South Korea rethinks line drawn in sea with North
Fresh from a summit designed to bring the two Koreas closer, South Korea's president has touched off a furious debate about the line that divides them.
President Roh Moo-hyun was upbraided by former generals, lawmakers and the media for questioning last week whether a naval border drawn at the end of the 1950-1953 Korean War counted as a legal boundary between the two states, technically still at war.
The border off the west coast called the Northern Limit Line has gone from being a contested zone for crab fisherman into a region of deadly conflict.
It was set unilaterally by U.N.-led forces at the end of the Korean War and recognized since then by the South's military as the de facto border. Pyongyang declared the line invalid in 1999.
"The NLL was originally drawn as the operational limit line for our military. So, even though some people now call it a territorial line, that is misleading," Roh told reporters on Thursday.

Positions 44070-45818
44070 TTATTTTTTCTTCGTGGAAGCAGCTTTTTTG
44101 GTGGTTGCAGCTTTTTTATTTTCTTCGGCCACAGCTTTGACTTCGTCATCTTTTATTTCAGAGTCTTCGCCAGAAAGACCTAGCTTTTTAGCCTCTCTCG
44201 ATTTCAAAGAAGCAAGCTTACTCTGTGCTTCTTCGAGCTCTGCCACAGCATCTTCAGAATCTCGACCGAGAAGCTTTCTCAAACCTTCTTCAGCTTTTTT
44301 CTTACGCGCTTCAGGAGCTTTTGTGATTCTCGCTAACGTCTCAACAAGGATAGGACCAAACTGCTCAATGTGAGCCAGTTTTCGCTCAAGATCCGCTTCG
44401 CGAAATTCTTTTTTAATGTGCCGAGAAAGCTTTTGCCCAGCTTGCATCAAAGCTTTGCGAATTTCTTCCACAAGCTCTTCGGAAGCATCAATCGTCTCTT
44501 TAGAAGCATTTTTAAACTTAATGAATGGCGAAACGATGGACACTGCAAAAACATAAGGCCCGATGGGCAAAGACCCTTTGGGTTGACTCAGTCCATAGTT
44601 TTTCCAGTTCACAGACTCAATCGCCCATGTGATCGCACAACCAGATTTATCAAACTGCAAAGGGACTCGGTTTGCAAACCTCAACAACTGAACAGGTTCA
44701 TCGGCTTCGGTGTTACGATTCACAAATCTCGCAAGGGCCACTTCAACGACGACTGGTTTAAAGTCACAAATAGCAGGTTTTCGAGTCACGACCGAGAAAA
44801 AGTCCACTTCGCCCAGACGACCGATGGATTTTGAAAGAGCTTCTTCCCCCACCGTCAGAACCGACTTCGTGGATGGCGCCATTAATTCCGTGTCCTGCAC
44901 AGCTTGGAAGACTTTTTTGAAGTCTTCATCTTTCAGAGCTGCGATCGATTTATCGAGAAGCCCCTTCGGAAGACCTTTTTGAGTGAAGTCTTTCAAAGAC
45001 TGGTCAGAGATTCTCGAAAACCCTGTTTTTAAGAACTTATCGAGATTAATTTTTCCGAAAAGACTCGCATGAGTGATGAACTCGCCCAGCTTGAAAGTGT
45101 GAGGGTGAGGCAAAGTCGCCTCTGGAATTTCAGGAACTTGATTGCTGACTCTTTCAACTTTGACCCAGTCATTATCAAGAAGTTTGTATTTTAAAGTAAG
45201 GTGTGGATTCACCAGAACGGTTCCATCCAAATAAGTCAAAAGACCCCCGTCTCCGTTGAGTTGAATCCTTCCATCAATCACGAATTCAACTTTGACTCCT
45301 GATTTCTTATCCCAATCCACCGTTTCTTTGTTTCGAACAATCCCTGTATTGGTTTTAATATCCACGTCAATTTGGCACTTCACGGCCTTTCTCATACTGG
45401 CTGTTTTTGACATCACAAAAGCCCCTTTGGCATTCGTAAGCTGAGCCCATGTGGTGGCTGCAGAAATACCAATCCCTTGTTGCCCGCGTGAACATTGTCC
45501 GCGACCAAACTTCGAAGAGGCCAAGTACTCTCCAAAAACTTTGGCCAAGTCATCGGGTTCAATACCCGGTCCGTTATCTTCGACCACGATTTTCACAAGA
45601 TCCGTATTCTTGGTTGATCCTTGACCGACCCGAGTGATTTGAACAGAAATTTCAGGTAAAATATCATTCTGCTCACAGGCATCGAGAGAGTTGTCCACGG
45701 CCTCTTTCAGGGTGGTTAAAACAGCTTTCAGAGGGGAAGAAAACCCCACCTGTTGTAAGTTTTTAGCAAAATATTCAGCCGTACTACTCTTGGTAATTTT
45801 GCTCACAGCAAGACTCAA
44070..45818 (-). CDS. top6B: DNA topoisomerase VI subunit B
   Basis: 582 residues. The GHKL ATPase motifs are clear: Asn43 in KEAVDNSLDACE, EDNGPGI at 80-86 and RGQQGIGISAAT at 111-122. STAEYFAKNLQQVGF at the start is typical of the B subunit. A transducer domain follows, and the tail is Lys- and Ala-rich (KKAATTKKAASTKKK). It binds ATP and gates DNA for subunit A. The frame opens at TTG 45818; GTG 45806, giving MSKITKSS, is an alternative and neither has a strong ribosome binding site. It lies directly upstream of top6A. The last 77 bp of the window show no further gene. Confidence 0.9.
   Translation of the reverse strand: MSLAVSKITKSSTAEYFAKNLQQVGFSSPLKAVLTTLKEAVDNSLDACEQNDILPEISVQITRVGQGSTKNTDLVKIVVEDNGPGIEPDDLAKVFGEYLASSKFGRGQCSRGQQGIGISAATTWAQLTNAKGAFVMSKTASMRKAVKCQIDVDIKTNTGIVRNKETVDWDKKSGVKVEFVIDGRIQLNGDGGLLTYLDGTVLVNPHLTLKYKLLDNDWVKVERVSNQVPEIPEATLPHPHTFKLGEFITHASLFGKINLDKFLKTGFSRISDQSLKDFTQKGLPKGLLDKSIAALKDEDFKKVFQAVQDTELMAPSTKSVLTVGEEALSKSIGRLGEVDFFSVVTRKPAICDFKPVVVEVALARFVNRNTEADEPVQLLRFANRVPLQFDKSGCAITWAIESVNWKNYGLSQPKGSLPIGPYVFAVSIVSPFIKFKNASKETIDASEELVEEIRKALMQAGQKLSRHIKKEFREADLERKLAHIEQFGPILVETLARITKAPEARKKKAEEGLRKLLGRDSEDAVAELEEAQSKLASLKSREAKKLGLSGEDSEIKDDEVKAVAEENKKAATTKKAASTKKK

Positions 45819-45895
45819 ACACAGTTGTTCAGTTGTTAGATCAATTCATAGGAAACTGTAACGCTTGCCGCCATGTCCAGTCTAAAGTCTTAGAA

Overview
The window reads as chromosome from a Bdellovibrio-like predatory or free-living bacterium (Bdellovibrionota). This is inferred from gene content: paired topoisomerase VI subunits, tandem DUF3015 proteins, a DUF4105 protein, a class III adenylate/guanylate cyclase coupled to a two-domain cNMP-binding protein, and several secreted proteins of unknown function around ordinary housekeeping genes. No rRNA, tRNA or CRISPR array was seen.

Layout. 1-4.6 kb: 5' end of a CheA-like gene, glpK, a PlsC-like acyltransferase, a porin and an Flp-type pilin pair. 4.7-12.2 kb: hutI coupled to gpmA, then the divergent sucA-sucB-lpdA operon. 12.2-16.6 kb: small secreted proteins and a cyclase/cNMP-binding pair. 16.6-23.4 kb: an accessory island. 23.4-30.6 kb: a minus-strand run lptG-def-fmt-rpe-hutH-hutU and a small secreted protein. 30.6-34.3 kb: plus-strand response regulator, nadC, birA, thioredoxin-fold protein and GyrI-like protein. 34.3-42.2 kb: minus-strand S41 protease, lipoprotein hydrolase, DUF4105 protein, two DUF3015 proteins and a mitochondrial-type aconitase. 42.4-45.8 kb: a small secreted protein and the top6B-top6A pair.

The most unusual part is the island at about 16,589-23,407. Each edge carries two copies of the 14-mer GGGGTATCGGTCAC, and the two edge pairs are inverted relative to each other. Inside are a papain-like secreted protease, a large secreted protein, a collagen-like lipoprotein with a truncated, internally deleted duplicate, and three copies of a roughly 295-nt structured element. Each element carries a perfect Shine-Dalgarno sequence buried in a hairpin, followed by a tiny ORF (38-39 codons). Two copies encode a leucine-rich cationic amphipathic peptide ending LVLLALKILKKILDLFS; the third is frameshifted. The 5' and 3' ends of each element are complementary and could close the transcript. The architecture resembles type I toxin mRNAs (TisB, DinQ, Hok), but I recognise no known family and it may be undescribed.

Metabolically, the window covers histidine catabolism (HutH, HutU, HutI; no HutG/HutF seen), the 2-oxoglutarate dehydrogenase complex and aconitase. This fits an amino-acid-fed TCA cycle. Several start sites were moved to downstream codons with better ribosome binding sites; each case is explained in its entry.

Earlier this month at only the second summit of the states forged at the start of the Cold War, he proposed to North Korean leader Kim Jong-il an economic cooperation zone off their west coast.
Critics say blurring the legality of the NLL compromises the South's territory and insults the country's soldiers who died defending it. Dozens of sailors from both Koreas have been killed in naval clashes in 1999 and 2002 over the line.
"This a grave matter, which could be grounds for impeachment," the mainstream daily JoongAng Ilbo wrote in a weekend editorial, and charged Roh, who has about four months left in office, of "border betrayal." ( Reuters )